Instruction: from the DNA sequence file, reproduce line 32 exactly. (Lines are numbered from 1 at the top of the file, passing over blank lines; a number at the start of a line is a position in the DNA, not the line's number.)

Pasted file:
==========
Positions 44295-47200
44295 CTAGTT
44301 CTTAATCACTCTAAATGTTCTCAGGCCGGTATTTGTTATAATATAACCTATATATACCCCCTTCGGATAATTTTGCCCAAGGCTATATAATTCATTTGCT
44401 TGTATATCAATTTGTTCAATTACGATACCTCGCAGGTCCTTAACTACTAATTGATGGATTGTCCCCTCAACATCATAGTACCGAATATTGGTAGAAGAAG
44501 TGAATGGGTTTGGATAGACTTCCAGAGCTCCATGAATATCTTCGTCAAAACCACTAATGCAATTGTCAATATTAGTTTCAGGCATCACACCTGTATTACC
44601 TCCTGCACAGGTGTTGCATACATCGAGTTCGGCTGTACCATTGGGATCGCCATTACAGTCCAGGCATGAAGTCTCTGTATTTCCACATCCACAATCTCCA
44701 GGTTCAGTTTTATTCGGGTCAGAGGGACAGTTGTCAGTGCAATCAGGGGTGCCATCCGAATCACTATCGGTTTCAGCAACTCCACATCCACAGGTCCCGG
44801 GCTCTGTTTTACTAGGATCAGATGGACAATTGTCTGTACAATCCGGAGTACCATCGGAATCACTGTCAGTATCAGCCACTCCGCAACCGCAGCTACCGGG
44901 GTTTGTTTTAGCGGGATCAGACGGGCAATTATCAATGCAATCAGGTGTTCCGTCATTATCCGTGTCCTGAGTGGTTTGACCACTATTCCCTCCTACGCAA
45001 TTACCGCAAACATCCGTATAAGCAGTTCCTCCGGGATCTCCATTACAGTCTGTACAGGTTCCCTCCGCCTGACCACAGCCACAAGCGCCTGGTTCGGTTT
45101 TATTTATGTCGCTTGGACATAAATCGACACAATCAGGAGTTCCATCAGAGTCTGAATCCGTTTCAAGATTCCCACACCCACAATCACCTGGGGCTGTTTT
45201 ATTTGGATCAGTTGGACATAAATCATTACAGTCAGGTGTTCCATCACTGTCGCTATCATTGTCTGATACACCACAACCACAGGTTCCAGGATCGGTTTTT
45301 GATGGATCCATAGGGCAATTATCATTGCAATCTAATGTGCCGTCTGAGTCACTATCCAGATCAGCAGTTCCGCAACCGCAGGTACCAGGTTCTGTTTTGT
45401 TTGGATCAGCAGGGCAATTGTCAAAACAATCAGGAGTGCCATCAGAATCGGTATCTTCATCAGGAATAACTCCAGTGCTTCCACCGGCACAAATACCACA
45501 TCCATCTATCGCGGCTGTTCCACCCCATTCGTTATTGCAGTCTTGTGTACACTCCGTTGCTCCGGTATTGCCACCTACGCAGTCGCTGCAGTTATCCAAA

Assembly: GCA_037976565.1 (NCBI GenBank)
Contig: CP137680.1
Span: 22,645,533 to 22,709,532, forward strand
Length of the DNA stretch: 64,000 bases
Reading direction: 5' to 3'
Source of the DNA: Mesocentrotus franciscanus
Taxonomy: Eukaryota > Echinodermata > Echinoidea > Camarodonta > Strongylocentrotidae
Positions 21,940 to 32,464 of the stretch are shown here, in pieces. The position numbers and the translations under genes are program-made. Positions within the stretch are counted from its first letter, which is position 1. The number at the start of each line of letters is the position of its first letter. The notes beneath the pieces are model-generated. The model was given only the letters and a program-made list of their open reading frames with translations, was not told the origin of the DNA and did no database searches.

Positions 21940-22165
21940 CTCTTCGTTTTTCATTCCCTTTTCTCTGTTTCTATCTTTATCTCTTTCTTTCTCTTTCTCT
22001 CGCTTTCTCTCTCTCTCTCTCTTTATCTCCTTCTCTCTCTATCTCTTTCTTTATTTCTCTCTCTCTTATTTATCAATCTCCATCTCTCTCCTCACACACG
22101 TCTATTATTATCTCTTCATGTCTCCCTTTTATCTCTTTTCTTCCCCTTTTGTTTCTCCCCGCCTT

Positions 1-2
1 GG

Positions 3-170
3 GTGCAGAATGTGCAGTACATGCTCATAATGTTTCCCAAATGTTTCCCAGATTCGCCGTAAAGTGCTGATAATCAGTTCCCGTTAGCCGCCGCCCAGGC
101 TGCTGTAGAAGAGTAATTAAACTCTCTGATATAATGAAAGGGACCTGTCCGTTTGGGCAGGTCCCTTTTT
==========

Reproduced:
101 TGCTGTAGAAGAGTAATTAAACTCTCTGATATAATGAAAGGGACCTGTCCGTTTGGGCAGGTCCCTTTTT